Fusion is a blockchain project aiming to create an inclusive cryptocurrency finance platform that solves the interoperability, scalability, and usability problems associated with current blockchain ecosystems. The team behind Fusion believe that blockchain technology is creating a new “Internet of Values” by making it possible for individuals and businesses to trade in a decentralized, inclusive manner. “Values” here refers to blockchain tokens, identity data, off-chain assets, and other kinds of data.
According to Fusion, there are currently three bottlenecks in the cryptocurrency space that prevent the realization of an Internet of Values:
Interoperability – The Internet of Values must communicate with existing blockchains as well as centralized organizations and external data sources. Blockchain ecosystems lack interoperability.
Scalability – Lack of interoperability will prevent the Internet of Values from scaling. It’s impossible to map application scenarios involving multiple cryptocurrencies, external data sources, and organizations without interoperability.
Usability – The Internet of Values currently can’t support heavy projects. There are too many problems limiting the implementation of blockchain solutions in various consumer and business scenarios, such as lack of standardization, functional modularity, interoperability, etc.
Fusion wants to solve these bottlenecks by establishing an inclusive public chain that will:
– Integrate all existing cryptocurrencies and those that will be issued in the future.
– Manage value transfer and connect all kinds of values.
– Enable communication between several chains and their tokens.
– Provide complete financial functions through decentralized apps (DApps).
– Bridge centralized and decentralized organizations to accelerate the coming of the Internet of Values.
The project is being developed by the Fusion Foundation, a non-governmental organization based in Singapore. Key members of the foundation include Dejun Qian, the CEO of BitSE and creator of QTUM and VeChain; Dr. Jiangang Wu, Foundation Development; Noam Cohen, Foundation Communication; Xi Luo, Foundation Operation; and Guachang Xu, Technology Director.
How Fusion Works
Fusion will use digital control rights management (DCRM) to securely manage the control rights of tokens from various blockchains and act as a highway for value transfer. Distributed nodes chosen by the Hierarchical Hybrid Consensus Mechanism (HHCM) will manage the private keys of mapped tokens and execute cross-chain smart contracts.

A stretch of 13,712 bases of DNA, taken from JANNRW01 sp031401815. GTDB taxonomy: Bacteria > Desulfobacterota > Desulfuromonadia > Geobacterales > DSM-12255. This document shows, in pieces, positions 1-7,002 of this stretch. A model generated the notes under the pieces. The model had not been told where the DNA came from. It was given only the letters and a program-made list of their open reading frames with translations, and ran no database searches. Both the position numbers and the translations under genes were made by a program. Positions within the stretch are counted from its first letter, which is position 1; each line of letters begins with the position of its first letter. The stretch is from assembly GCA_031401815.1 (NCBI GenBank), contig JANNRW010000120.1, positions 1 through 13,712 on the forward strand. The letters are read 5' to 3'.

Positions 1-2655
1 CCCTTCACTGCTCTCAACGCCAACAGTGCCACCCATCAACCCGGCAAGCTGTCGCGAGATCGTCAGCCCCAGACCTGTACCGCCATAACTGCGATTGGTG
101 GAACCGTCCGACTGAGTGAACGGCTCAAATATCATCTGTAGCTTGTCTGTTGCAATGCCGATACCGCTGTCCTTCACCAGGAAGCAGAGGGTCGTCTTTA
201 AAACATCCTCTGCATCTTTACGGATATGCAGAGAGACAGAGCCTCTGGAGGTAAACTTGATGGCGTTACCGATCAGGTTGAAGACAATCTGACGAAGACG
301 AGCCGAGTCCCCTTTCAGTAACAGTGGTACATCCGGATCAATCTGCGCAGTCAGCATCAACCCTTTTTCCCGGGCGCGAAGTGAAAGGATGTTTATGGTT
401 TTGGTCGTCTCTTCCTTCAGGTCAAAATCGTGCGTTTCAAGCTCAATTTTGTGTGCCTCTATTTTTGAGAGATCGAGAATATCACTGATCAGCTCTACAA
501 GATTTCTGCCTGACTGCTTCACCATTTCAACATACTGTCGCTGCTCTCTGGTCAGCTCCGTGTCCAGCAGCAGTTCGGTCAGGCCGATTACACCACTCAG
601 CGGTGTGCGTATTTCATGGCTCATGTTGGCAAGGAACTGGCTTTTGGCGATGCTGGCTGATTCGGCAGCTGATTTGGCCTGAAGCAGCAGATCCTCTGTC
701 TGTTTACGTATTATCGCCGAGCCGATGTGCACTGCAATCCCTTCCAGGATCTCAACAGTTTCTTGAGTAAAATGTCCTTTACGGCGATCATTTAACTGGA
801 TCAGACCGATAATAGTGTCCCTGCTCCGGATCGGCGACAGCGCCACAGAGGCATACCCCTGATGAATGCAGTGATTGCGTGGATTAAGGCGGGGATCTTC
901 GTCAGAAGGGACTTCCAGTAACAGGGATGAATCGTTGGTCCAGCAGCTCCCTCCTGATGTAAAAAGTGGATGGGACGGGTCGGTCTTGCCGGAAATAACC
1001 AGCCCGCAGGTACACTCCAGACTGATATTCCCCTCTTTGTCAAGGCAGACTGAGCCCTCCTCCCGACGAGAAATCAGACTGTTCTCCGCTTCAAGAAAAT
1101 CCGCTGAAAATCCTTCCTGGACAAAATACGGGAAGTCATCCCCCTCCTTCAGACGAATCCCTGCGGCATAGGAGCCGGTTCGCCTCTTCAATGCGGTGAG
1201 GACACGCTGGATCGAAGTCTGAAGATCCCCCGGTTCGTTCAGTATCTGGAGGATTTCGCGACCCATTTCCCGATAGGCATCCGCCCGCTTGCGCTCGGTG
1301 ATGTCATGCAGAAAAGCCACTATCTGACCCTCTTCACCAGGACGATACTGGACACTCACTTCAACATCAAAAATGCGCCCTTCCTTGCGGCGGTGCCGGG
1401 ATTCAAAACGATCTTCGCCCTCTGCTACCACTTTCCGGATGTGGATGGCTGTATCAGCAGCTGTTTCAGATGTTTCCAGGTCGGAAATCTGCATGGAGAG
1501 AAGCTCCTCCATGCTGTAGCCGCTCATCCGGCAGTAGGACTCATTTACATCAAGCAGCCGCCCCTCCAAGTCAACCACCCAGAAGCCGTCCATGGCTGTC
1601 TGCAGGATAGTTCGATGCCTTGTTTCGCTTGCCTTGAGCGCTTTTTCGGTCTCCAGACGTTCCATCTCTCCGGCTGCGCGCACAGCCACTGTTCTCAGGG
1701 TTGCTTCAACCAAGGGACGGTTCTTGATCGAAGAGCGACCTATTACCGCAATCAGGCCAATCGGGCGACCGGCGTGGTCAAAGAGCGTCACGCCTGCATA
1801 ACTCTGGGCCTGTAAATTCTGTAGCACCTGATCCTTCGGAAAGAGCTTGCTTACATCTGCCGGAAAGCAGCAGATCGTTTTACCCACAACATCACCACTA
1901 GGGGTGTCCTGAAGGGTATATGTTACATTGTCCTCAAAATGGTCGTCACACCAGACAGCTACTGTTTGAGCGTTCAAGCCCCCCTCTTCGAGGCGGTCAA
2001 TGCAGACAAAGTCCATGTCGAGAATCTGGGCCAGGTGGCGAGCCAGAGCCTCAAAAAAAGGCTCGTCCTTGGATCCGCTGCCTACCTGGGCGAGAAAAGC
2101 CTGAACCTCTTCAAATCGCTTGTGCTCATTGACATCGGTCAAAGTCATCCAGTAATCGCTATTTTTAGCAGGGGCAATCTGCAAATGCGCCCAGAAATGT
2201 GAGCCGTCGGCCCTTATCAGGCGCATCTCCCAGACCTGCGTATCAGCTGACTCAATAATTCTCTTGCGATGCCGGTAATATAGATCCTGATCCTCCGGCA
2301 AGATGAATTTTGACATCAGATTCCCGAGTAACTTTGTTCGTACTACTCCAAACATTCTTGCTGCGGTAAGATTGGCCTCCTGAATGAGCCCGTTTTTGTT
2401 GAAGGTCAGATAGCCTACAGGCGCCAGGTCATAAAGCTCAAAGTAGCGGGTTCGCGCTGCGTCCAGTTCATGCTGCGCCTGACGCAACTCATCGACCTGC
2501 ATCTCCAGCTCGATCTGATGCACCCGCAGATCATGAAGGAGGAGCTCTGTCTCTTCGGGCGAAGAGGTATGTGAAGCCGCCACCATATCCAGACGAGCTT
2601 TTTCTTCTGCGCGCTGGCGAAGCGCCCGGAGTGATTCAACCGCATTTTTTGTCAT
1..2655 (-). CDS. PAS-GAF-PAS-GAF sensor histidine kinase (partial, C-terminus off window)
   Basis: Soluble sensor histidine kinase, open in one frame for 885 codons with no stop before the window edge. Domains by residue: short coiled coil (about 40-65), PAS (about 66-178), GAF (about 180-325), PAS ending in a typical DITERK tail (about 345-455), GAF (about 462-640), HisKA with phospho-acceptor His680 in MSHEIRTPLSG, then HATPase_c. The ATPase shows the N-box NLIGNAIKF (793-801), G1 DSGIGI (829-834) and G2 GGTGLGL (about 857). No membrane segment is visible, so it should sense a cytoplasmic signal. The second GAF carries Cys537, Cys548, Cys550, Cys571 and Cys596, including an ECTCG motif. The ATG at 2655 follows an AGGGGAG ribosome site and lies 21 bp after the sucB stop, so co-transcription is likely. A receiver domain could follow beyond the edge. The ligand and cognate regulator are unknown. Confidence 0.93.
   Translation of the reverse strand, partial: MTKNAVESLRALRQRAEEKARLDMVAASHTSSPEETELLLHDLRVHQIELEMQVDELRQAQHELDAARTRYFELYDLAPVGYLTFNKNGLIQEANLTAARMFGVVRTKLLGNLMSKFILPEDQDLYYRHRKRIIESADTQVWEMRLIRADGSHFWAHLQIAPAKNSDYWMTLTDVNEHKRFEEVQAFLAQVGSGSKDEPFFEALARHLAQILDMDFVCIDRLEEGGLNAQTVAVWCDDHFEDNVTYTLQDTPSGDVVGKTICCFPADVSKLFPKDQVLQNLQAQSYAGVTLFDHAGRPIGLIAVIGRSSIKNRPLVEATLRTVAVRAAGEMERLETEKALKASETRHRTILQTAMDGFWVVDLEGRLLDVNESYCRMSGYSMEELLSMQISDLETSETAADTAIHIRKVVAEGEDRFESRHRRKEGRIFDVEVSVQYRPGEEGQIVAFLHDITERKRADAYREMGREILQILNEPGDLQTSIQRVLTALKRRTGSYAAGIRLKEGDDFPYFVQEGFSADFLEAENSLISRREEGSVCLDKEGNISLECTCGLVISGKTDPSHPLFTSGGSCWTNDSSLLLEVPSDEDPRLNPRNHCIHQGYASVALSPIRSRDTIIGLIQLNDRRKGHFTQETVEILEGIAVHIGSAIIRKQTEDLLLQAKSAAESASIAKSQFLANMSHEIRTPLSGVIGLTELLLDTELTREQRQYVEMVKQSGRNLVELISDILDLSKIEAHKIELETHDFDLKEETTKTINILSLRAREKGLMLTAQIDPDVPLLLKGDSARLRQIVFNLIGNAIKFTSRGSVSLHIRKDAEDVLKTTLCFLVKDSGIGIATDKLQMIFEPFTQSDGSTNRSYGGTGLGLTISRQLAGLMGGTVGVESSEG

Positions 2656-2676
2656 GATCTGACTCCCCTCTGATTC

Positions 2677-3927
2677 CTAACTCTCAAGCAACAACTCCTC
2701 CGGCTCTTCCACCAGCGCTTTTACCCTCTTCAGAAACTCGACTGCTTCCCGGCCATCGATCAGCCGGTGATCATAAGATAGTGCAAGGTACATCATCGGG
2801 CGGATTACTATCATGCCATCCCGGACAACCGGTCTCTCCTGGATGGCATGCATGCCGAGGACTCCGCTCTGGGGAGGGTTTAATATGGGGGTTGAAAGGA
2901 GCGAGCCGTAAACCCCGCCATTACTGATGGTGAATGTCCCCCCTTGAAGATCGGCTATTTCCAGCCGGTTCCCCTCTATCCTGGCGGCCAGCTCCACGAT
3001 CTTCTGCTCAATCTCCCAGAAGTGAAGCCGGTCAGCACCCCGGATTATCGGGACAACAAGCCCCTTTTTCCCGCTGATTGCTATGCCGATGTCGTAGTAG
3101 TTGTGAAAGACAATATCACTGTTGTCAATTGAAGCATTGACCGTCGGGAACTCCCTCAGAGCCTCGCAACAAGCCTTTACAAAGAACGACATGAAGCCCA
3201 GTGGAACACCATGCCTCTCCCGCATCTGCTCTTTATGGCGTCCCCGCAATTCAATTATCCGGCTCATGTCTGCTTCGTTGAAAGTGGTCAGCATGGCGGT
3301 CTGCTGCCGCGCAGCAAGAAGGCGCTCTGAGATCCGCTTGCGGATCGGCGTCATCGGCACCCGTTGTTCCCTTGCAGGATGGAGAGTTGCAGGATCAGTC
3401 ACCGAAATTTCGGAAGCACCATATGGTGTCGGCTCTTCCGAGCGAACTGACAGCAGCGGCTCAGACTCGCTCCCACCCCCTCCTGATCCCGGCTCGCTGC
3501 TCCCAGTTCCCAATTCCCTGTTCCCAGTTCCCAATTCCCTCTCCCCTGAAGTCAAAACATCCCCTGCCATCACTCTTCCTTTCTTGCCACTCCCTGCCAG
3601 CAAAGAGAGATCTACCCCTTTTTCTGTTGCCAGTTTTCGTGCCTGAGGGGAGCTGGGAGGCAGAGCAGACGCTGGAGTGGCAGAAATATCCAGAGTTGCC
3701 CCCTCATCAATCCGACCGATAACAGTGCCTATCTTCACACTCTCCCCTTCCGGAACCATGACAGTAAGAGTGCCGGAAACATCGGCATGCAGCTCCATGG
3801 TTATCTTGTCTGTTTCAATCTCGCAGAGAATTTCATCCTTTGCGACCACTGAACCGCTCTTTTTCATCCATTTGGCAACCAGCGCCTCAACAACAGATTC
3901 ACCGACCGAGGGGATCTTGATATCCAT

Hierarchical Hybrid Consensus Mechanism
Fusion is implementing a Hierarchical Hybrid Consensus Mechanism (HHCM), which is a combination of proof-of-work (PoW) and proof-of-stake (PoS). It leverages the best of both worlds to balance safety, efficiency, scale, and other aspects on the Fusion network.
HHCM is hierarchical because transaction packaging and block generation are divided into two tiers. The first tier is the application computing layer, which executes applications and completes the calculation of all current transactions before submitting the results to the second tier for block generation. Grouping the tiers in this way increases the randomness of bookkeeping node selection in each round, which enhances the security of the network.
HHCM is a hybrid system because PoS consensus is used in the first tier of the hierarchy and PoW consensus is used in the second tier to generate the new blocks.
– HHCM brings the advantages of both PoW and PoS to Fusion. It prevents the centralization of staking nodes (bookkeeping nodes are fairly elected based on PoS consensus) and achieves a reasonable energy efficiency ratio.
– HHCM enhances the security and robustness of the system by randomizing block generation.
– HHCM adds a parallel grouping mechanism, which enables parallel processing of transactions.
– HHCM uses hierarchical calculation to handle the fragmentation and storage of application data. This reduces the computing and storage requirements for bookkeeping nodes.
– HHCM can dynamically adjust the balance between the current system size and the scale of applications, which enables Fusion to handle large-scale applications.
Distributed Control Rights Management